The largest network ties together more than 350,000 accounts and further work suggests others may be even bigger.
UK researchers accidentally uncovered the lurking networks while probing Twitter to see how people use it.
Some of the accounts have been used to fake follower numbers, send spam and boost interest in trending topics.
On Twitter, bots are accounts that are run remotely by someone who automates the messages they send and activities they carry out. Some people pay to get bots to follow their account or to dilute chatter about controversial subjects.
“It is difficult to assess exactly how many Twitter users are bots,” said graduate student Juan Echeverria, a computer scientist at UCL, who uncovered the massive networks.
Mr Echeverria’s research began by combing through a sample of 1% of Twitter users in order to get a better understanding of how people use the social network.
However, analysis of the data revealed some strange results that, when probed further, seemed to reveal lots of linked accounts, suggesting one person or group is running the botnet. These accounts did not act like the bots other researchers had found but were clearly not being run by humans.
His research suggests earlier work to find bots has missed these types of networks because they act differently to the most obvious automated accounts.
The researchers are now asking the public via a website and a Twitter account to report bots they spot to help get a better idea of how prevalent they are. Many bots are obvious because they have been created recently, have few followers, have strange user names and little content in the messages.
The network of 350,000 bots stood out because all the accounts in it shared several subtle characteristics that revealed they were linked. These included:
- tweets coming from places where nobody lives
- messages being posted only from Windows phones
- almost exclusively including quotes from Star Wars novels
It was “amazing and surprising” to discover the massive networks, said Dr Shi Zhou, a senior lecturer from UCL who oversaw Mr Echeverria’s research.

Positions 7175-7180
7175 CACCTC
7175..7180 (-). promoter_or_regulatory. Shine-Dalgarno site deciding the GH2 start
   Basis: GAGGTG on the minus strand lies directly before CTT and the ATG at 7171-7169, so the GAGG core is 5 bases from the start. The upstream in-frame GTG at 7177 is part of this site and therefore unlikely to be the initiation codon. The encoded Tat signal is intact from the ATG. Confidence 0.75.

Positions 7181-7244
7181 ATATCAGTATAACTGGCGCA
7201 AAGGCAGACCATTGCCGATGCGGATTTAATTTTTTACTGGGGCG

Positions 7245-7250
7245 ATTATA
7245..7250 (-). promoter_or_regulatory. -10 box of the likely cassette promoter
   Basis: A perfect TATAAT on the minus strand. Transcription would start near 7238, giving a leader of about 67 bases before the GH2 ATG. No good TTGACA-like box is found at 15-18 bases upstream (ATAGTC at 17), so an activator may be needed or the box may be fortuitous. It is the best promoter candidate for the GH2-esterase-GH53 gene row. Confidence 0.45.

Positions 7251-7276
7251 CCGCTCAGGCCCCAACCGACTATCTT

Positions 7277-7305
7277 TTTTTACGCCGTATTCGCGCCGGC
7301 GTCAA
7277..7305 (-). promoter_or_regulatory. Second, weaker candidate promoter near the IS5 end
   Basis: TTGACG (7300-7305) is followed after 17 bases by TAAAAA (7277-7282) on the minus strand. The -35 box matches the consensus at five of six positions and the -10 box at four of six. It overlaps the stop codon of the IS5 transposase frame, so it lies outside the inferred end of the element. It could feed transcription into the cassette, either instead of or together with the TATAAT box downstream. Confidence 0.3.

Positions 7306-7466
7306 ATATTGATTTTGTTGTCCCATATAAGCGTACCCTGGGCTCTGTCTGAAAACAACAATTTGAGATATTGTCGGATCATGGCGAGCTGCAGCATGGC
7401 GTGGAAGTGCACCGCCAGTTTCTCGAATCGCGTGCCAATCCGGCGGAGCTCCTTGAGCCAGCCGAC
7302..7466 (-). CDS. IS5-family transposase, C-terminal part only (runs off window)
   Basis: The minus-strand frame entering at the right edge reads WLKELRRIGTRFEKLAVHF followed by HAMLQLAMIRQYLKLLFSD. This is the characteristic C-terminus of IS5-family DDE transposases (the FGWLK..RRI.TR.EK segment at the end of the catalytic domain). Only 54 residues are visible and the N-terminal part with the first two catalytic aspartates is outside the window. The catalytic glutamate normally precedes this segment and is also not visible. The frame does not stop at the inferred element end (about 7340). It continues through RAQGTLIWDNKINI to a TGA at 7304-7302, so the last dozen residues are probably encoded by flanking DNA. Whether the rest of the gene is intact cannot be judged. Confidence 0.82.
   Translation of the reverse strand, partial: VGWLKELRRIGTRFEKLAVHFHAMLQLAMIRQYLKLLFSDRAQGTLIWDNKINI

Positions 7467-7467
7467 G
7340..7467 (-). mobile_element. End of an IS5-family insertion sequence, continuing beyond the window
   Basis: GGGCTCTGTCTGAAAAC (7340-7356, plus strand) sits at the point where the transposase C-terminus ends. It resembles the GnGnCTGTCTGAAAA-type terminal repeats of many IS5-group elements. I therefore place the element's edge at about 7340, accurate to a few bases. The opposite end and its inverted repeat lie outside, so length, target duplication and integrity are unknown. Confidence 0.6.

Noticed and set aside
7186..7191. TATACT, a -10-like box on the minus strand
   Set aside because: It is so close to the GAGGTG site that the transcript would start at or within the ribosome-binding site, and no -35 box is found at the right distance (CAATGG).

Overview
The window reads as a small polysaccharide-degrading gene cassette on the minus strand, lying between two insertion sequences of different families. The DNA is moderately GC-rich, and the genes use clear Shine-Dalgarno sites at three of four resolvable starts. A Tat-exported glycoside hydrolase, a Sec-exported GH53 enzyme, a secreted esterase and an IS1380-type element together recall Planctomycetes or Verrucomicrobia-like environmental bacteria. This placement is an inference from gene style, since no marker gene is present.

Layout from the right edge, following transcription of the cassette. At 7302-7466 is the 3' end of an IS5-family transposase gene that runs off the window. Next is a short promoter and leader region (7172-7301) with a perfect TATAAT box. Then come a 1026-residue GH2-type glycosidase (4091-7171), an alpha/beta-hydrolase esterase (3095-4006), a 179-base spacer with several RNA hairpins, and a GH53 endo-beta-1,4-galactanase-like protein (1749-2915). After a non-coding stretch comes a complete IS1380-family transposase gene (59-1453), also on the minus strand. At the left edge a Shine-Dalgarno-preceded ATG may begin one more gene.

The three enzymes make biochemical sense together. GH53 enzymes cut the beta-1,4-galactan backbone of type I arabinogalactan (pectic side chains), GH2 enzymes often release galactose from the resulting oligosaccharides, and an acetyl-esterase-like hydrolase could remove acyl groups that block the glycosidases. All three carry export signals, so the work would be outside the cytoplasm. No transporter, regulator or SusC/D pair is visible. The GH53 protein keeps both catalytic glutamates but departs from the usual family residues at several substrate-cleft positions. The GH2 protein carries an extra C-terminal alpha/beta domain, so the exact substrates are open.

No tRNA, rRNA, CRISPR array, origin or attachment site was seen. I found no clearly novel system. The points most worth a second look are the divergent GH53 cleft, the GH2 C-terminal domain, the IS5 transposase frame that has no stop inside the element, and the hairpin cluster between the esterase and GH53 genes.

“Considering all the efforts already there in detecting bots, it is amazing that we can still find so many bots, much more than previous research,” Dr Zhou told the BBC.
Twitter deserved praise for its work on finding and eliminating bots, he added, but it was clear that skilled hackers had found ways to avoid official scrutiny and keep the bots ticking over.
The pair’s most recent work had uncovered a bigger network of bots that seemed to include more than 500,000 accounts.
“Their potential threats are real and scary due to the sheer size of the botnet,” he said.
It was hard to know who was behind the collections of fake accounts, said Dr Zhou, although there was evidence that a small percentage of the accounts had been sold or rented as they were now following Twitter users outside the main bot network.
“What is really surprising is our questioning on the whole effort of bot detection in the past years,” said Dr Zhou. “Suddenly we feel vulnerable and don’t know much: how many more are there? What do they want to do?”
A Twitter spokesman said the social network had clear policy on automation that was “strictly enforced”.
Users were barred from writing programs that automatically followed or unfollowed accounts or which “favourited” tweets in bulk, he said.
Automated responses “degraded” the experience for other users and was prohibited, he added.
“While we have systems and tools to detect spam on Twitter, we also rely on our users to report spamming,” he said.